where ρ ( B ) https://static-content.springer.com/image/art%3A10.1186%2F1029-242X-2013-65/MediaObjects/13660_2012_Article_499_IEq6_HTML.gif is a spectral radius of the nonnegative matrix B, I n https://static-content.springer.com/image/art%3A10.1186%2F1029-242X-2013-65/MediaObjects/13660_2012_Article_499_IEq7_HTML.gif is the n × n https://static-content.springer.com/image/art%3A10.1186%2F1029-242X-2013-65/MediaObjects/13660_2012_Article_499_IEq8_HTML.gif identity matrix. Denote by M n https://static-content.springer.com/image/art%3A10.1186%2F1029-242X-2013-65/MediaObjects/13660_2012_Article_499_IEq9_HTML.gif the set of all n × n https://static-content.springer.com/image/art%3A10.1186%2F1029-242X-2013-65/MediaObjects/13660_2012_Article_499_IEq8_HTML.gif nonsingular M-matrices. The matrices in M n 1 : = { A 1 : A M n } https://static-content.springer.com/image/art%3A10.1186%2F1029-242X-2013-65/MediaObjects/13660_2012_Article_499_IEq10_HTML.gif are called inverse M-matrices. Let us denote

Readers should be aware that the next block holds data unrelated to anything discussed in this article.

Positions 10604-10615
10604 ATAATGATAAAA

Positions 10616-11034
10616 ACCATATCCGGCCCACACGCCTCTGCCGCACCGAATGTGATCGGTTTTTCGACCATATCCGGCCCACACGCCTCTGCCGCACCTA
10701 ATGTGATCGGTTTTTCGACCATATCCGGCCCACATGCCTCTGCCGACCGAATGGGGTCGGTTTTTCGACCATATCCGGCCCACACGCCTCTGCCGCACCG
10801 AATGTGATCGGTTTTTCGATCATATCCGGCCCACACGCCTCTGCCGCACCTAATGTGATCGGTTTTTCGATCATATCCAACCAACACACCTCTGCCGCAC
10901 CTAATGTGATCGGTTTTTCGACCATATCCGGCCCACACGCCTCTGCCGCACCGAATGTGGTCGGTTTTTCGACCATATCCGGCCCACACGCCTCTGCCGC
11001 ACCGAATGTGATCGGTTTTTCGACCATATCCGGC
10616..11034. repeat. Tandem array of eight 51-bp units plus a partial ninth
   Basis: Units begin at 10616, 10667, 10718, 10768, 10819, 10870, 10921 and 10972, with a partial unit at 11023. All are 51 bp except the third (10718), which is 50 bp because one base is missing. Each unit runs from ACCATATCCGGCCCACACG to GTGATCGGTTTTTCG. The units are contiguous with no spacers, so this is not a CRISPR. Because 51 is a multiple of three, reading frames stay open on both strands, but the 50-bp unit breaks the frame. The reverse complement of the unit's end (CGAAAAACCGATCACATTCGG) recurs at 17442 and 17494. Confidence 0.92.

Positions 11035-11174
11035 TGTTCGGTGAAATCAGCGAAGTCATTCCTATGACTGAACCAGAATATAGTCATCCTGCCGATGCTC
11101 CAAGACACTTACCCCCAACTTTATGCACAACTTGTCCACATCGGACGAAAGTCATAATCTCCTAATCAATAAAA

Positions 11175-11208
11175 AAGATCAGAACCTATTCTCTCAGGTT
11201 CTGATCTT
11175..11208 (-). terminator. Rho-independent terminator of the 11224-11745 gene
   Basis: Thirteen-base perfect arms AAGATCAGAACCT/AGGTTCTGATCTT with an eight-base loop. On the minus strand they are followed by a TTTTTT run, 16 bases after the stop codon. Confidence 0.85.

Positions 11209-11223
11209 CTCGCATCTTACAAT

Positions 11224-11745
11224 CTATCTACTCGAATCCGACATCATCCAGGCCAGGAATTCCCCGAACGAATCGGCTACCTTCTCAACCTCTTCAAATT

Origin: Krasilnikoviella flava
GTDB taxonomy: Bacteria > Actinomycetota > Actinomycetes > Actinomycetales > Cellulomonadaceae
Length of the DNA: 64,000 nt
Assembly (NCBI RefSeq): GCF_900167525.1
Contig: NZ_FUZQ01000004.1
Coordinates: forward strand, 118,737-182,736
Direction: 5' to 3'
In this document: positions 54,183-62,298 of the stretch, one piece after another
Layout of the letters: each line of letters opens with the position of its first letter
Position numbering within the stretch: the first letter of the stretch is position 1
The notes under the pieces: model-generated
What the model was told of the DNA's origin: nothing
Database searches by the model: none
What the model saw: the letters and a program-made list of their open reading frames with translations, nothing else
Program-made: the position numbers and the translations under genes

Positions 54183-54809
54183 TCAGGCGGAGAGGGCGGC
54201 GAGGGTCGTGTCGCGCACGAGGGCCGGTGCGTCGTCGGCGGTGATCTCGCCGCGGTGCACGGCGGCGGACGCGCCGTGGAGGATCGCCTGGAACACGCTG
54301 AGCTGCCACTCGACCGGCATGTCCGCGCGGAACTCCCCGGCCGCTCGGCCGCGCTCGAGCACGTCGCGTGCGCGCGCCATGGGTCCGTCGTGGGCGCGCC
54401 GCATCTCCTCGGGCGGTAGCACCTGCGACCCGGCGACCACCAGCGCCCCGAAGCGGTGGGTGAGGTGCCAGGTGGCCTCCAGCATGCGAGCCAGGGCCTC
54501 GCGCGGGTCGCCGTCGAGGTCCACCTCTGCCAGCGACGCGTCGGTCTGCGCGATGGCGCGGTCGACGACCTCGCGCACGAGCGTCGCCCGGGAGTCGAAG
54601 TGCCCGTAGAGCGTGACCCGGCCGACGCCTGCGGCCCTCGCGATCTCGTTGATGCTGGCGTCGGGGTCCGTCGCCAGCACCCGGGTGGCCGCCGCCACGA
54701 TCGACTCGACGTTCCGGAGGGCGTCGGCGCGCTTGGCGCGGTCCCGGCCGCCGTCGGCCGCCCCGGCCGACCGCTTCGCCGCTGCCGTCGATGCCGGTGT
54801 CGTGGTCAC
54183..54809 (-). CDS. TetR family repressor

τ ( A ) = min { Re λ : λ σ ( A ) } , https://static-content.springer.com/image/art%3A10.1186%2F1029-242X-2013-65/MediaObjects/13660_2012_Article_499_Equb_HTML.gif
and σ ( A ) https://static-content.springer.com/image/art%3A10.1186%2F1029-242X-2013-65/MediaObjects/13660_2012_Article_499_IEq11_HTML.gif denotes the spectrum of A. It is known that [2]
τ ( A ) = 1 ρ ( A 1 ) https://static-content.springer.com/image/art%3A10.1186%2F1029-242X-2013-65/MediaObjects/13660_2012_Article_499_Equc_HTML.gif